on Iraq, saying that they have created a "true human tragedy". He said
that the United Nations oil-for-food programme was not meeting the minimum
requirements of the Iraqi people. 

       "As a UN official",  he said, 

       "I should not be expected to be silent to that which I recognise as
a true human tragedy that needs to be ended". 

Sarah Graham-Brown has reviewed the situation for Christian Aid. In an
address to British parliamentarians on 29th February, she said: 

       "A critical factor in the impact of sanctions has been the 
impoverishment of large sections of the population. This has been combined 
with the erosion, and in some cases virtual collapse, of services on which
most people depend, including water and sanitation services, healthcare
and education. The living standards of the middle class have been
seriously undermined, while those who were already poor live on the edge
of survival". 

In January 1999, the Security Council's approved panel was asked to assess
the current humanitarian situation in Iraq. The panel reported on 30th 
March in the same year. It concluded that, 

       "the gravity of the humanitarian situation of the Iraqi people is
indisputable and cannot be overstated". 

According to the report, infant mortality rates in Iraq are now among the
highest in the world. Only 41 per cent of the population have regular
access to clean water. Amnesty International, commenting on the report,
said that, 

       "the Security Council must take appropriate action ... with a view
to ensuring that human rights considerations are fully taken into
account". 

The report also noted that the population's dependence on humanitarian
supplies has, 

       "increased government control over individual lives".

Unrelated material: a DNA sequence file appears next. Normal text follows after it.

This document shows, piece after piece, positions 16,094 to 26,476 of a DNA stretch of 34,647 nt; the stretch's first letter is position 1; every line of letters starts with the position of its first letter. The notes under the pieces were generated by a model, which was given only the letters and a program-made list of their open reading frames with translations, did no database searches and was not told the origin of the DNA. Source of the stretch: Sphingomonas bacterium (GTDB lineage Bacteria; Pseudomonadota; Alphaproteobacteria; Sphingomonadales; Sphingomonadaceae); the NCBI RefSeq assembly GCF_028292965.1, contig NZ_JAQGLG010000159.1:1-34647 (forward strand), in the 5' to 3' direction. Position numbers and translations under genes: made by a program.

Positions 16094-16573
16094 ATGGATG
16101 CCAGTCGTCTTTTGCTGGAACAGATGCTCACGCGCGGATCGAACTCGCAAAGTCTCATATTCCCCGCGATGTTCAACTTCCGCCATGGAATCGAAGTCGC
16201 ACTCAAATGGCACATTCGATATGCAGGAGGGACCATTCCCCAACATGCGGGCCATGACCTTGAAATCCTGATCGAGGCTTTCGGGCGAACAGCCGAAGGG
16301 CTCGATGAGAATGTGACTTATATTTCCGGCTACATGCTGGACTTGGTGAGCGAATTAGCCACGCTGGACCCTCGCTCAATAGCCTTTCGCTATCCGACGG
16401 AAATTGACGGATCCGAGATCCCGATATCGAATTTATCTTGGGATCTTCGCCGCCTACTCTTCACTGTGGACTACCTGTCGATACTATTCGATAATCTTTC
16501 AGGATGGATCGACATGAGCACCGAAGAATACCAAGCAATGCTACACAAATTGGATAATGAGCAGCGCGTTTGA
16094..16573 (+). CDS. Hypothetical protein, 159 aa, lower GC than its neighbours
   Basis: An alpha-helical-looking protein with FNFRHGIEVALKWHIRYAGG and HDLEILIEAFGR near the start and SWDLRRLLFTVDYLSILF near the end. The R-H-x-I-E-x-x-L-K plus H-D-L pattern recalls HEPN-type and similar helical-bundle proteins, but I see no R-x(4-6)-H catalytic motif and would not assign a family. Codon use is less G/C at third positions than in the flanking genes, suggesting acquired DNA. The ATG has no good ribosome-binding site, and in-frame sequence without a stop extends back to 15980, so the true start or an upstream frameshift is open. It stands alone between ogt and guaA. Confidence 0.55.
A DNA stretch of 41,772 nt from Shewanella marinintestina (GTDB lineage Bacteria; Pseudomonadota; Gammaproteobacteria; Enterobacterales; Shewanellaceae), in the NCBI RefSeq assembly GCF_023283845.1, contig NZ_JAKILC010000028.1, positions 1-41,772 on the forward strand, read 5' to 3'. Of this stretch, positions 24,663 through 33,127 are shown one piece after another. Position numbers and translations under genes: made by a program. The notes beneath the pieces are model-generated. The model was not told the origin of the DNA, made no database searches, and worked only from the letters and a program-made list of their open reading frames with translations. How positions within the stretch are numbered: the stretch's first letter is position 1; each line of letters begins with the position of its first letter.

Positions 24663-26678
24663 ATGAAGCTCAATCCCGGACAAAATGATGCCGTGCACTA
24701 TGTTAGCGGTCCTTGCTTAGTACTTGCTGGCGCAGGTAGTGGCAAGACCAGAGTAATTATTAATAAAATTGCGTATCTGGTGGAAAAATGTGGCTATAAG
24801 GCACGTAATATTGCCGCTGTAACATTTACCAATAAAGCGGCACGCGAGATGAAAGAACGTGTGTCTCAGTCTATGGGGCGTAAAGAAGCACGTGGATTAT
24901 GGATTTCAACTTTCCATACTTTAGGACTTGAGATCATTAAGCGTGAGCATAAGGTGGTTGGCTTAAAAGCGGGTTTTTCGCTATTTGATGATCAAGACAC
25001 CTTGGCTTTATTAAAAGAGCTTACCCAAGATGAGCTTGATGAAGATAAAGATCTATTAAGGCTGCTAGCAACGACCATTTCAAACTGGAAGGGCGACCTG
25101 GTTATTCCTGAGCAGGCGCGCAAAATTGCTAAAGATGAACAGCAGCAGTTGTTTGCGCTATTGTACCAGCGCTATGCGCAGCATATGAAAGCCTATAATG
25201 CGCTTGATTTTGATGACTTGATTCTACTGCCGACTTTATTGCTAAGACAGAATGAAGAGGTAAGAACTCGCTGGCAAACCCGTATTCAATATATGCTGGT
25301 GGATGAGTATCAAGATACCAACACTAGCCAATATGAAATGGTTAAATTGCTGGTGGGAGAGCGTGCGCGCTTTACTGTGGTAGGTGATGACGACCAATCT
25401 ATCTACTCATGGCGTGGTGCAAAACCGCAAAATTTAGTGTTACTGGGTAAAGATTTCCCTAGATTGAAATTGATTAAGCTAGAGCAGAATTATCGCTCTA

Saddam Hussein and his regime remain firmly in power. 

The anomaly of the situation is that conditions are slightly more
favourable in the three northern governates which are under Turkish
control. But it must be taken into account that the north receives more
per capita--13 per cent of the population gets 19 per cent of the 
aid; that the programme started earlier there; that smuggling has 
benefited the economy in the north much more; that the programme in the
north allows for a cash component and also for training; and that the
agricultural economy there is much stronger. 

23 May 2000 : Column 713

In conclusion, I have recently read the pamphlet by the writer and
commentator, Geoff Simons, entitled The Scourging of Iraq, which states,
at page 131: 

       "Women suffer, as do men, at the pain of their children. And women
suffer also in unique ways. Only the desperately hungry pregnant woman can
experience the anguish of knowing that her foetus is already malnourished,
that her baby will stand a greater chance of being born disabled or
dead, and that if it survives it is destined to suck in vain on shrivelled
breasts". 

That is the position of Iraqi women today. Surely it is time to end the
sanctions. Then, in line with the UN's own reports, the international
community should provide additional funding for humanitarian efforts in
Iraq. The Government of Iraq should urgently expedite implementation of
targeted nutritional programmes. All priority should be given to contracts
for supplies that will have a direct impact on the well-being of
children. This is not an issue about saving face; it is about saving
lives. 

7.44 p.m.

The Lord Bishop of Hereford: My Lords, I apologise to the House for not
being in my place when the noble Lord, Lord Islwyn, began his speech. I
want to express our thanks to him for introducing this timely debate. 

The Iraqi regime is an evil one, guilty of the grossest violations of